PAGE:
Stephen W. Bosworth: It's Not Just North Korea That Makes U.S. Engagement Difficult

The current leadership transition in North Korea, with the attendant possibility of an unstable transition leading to the regime's collapse, is certainly one issue complicating the United States' engagement with North Korea, according to former U.S. Special Representative for North Korea Policy Stephen W. Bosworth.

Bosworth was discussing U.S. policy toward North Korea last night in an Asia Society New York discussion with Columbia University Professor and Asia Society Associate Fellow Charles K. Armstrong. Bosworth explained that while the Pyongyang regime's position "has been unsustainable for a long time," nonetheless "they have managed to hold it all together."

In explaining the reasons for America's long-running impasse with North Korea, Bosworth framed a more multipolar world where China and South Korea are key players and the American political system makes it increasingly difficult for the U.S. to put pressure on North Korea in a successful way. "No administration has done it well," Bosworth said, explaining that American elections play a big part. "No one thinks that there are any votes to be gained by engaging with North Korea. There are probably more votes to be gained by condemning North Korea at every moment." In his view, this makes 2012, another Presidential election year, a particularly difficult one to progress on North Korea issues.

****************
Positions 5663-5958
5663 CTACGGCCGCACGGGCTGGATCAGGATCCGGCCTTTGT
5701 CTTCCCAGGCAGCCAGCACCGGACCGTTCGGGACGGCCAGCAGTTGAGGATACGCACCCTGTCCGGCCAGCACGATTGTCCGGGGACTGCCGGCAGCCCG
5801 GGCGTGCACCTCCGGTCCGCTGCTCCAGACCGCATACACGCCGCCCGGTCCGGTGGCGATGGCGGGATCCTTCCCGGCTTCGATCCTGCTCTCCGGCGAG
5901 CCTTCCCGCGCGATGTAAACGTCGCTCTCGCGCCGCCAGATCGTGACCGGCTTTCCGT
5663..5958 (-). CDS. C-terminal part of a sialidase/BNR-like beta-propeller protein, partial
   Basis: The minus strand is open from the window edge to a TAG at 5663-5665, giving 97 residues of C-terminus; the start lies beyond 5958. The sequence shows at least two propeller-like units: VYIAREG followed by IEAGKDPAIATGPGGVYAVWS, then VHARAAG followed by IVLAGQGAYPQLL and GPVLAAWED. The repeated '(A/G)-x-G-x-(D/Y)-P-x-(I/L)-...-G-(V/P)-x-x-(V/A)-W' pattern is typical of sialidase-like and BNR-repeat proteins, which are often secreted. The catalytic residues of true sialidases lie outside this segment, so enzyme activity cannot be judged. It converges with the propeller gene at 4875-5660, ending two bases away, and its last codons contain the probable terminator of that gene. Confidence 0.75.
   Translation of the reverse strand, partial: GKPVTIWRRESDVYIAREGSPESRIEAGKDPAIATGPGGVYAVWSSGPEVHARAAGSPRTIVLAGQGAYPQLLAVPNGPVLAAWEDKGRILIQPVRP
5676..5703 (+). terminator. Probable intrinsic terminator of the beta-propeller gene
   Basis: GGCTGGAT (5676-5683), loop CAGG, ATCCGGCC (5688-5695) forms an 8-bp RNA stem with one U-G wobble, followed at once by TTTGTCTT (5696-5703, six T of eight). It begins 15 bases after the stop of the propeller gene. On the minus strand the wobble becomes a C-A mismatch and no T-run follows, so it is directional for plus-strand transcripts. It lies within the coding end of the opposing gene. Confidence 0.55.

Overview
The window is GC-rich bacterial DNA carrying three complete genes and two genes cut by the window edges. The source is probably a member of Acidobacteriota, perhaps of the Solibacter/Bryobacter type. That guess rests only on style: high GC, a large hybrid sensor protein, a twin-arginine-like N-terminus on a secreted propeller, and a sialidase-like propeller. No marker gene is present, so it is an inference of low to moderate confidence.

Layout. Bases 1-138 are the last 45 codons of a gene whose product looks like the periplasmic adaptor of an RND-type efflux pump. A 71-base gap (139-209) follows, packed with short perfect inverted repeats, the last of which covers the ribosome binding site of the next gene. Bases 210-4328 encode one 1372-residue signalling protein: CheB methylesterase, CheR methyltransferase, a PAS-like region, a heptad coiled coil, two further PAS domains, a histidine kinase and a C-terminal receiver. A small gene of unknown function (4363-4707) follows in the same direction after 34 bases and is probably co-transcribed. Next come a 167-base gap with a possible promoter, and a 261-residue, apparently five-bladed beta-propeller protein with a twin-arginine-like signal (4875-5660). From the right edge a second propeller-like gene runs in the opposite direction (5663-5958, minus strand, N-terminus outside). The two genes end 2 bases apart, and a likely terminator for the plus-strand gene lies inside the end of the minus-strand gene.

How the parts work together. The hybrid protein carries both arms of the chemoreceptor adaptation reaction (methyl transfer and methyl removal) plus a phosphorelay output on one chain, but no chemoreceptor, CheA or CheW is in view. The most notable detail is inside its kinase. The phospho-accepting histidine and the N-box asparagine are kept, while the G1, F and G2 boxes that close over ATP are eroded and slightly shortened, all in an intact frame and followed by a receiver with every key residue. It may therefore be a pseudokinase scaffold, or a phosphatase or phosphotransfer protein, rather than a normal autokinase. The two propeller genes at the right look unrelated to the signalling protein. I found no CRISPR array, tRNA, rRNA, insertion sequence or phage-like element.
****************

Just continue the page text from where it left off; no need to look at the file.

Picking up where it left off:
However, Bosworth predicts that Pyongyang is also seeking a period of relative tranquility at this time in order to deal with the transition of power — which includes using more collective power to rule North Korea — as Kim Jong Un matures as a leader.

This program was funded with the generous support of HBO, as part of the HBO Series on Asian Hotspots.

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Rebecca is a reporter for Asia Blog. She is also currently a graduate student at Columbia University's School of International and Public Affairs.